Trafalgar News

Trafalgar News

CSOS decision highlights the need for care when changing rules

The recent ruling by the Community Schemes Ombud Service (CSOS) on the dispute at the Blyde Riverwalk estate in Tshwane really underlines the need for trustees and developers who wish to change the management or conduct rules of sectional title schemes to do so in a proper and inclusive way.

That’s the word from Andrew Schaefer, MD of leading property management company Trafalgar, who says: “The Sectional Titles Schemes Management Act (STSMA) Regulations contain prescribed conduct rules that apply to all sectional title schemes, and although these can be amended to suit the circumstances of individual schemes, the changes will not be enforceable unless the trustees and/ or developers follow the correct process.

“Proposed changes need to be presented to the members of the body corporate at a special general meeting that can only begin if more than 33% of the registered members are present in person or by proxy. And the changes can only be approved if 75% of the votes, in number and value, are in favour.

“After that, the changes or new rules must still be submitted to the CSOS for review and approval, and the CSOS must issue a certificate of approval before they can be applied and enforced.”

In the case of estates run by Homeowners Associations (HOAs), he says, the basic conduct rules for residents are usually contained in the Constitution or Memorandum of Incorporation (MOI) of the HOA, which will usually also stipulate who can make or change rules.

“And in contrast to sectional title schemes, the directors of HOAs may be able change rules or make new ones without taking a vote among owners. Nevertheless, any changes to governance documents like an MOI or HOA constitution still need to be filed with CSOS.”

Meanwhile, says Schaefer, it is worth noting that there were two main reasons for the the Blyde Riverwalk decision by the CSOS adjudicator, which resulted in the trustees and developers having to scrap a rule change they had tried to make in order to prohibit short-term letting.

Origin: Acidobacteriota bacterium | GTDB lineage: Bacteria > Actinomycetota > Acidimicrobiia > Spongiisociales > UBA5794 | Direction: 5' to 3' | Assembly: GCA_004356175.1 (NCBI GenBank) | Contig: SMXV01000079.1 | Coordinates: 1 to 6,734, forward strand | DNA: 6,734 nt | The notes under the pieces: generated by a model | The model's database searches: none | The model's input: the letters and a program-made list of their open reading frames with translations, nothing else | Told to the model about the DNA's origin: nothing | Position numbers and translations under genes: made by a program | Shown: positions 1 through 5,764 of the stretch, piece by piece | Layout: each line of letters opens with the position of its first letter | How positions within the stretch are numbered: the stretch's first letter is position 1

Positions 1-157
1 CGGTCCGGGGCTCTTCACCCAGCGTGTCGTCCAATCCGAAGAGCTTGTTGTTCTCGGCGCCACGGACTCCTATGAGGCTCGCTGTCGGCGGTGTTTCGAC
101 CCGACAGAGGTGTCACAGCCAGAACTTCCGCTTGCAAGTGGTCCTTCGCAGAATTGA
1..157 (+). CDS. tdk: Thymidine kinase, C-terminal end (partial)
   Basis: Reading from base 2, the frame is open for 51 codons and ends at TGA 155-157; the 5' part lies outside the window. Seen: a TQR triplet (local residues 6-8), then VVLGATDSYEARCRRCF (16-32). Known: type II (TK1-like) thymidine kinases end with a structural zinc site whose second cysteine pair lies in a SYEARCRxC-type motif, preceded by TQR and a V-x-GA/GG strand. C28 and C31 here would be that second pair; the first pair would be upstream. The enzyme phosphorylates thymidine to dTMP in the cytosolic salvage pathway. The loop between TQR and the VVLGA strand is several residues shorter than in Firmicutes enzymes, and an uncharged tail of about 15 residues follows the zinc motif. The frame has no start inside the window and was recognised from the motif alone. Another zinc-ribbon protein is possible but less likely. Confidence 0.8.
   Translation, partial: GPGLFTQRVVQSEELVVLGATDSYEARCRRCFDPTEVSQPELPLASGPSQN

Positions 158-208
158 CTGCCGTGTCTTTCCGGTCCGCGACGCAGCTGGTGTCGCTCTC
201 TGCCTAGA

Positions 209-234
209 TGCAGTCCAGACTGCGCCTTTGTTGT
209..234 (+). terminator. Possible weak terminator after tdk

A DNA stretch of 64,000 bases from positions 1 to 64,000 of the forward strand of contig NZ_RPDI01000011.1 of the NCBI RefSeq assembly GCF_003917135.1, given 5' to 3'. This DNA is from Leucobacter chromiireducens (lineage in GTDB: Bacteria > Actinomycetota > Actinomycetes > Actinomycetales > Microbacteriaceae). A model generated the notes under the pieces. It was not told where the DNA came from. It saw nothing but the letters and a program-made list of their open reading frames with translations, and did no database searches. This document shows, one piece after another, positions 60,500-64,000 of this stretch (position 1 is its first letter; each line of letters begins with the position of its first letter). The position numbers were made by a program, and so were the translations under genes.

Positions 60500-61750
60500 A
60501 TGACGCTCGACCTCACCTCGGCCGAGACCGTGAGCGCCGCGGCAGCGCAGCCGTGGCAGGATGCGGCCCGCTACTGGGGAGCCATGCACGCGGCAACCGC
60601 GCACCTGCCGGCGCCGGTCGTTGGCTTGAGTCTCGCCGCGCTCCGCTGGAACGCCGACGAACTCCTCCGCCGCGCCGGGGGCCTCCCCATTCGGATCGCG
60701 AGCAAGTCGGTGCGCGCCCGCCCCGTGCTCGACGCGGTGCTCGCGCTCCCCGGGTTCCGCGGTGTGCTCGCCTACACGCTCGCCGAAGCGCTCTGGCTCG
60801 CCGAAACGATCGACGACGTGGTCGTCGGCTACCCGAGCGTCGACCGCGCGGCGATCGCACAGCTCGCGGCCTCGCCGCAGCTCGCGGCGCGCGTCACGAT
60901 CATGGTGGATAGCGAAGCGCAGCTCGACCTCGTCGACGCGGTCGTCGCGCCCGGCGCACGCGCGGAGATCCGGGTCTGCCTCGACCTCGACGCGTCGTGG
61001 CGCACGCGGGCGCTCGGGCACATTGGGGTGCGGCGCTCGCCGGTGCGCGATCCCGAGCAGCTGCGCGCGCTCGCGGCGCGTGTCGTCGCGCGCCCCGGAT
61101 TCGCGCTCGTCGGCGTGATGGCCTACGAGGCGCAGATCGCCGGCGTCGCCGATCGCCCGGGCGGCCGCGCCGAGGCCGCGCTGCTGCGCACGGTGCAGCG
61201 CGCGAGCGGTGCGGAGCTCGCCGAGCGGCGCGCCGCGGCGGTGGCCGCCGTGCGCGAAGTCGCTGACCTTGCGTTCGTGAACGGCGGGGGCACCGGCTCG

“The first reason was that the special general meeting required to amend the scheme’s rules was not correctly convened, and that only 53% of votes were in favour of the change anyway.
“The second was that the proposed change appeared to be ‘unreasonable’ in that it sought to stop owners from being able to let out their units on a short-term basis – when the ability to do this was specifically what had persuaded many of them to buy into the development in the first place.”

This is in line, he notes, with the notice issued by CSOS last year in which it stated that it will absolutely not approve any rule changes that are not compliant with legislation such as the STSMA, the Companies Act and the Consumer Protection Act – or any rule changes that discriminate against certain owners or interfere with individual owners’ property rights in terms of the national Constitution.

“This case is thus a good reminder to all sectional title trustees and HOA directors to ensure that they follow the correct procedures and consider the relevant legislation if they ever want to amend or add to the conduct rules of their schemes.

“At the same time, it is a reminder to anyone buying into such schemes to always check the existing conduct rules first, and decide before they sign an offer to purchase whether these rules are in line with their own lifestyle preferences and their reasons for buying the property.”

*For more information on the process for successfully changing conduct rules, see

Issued by the Trafalgar Property Group
For more information contact
Andrew Schaefer on 011 214 5200

Or visit

About Trafalgar
Trafalgar currently has more than 86 000 residential properties worth more than R80-billion under management in more than 1400 community housing schemes around SA.

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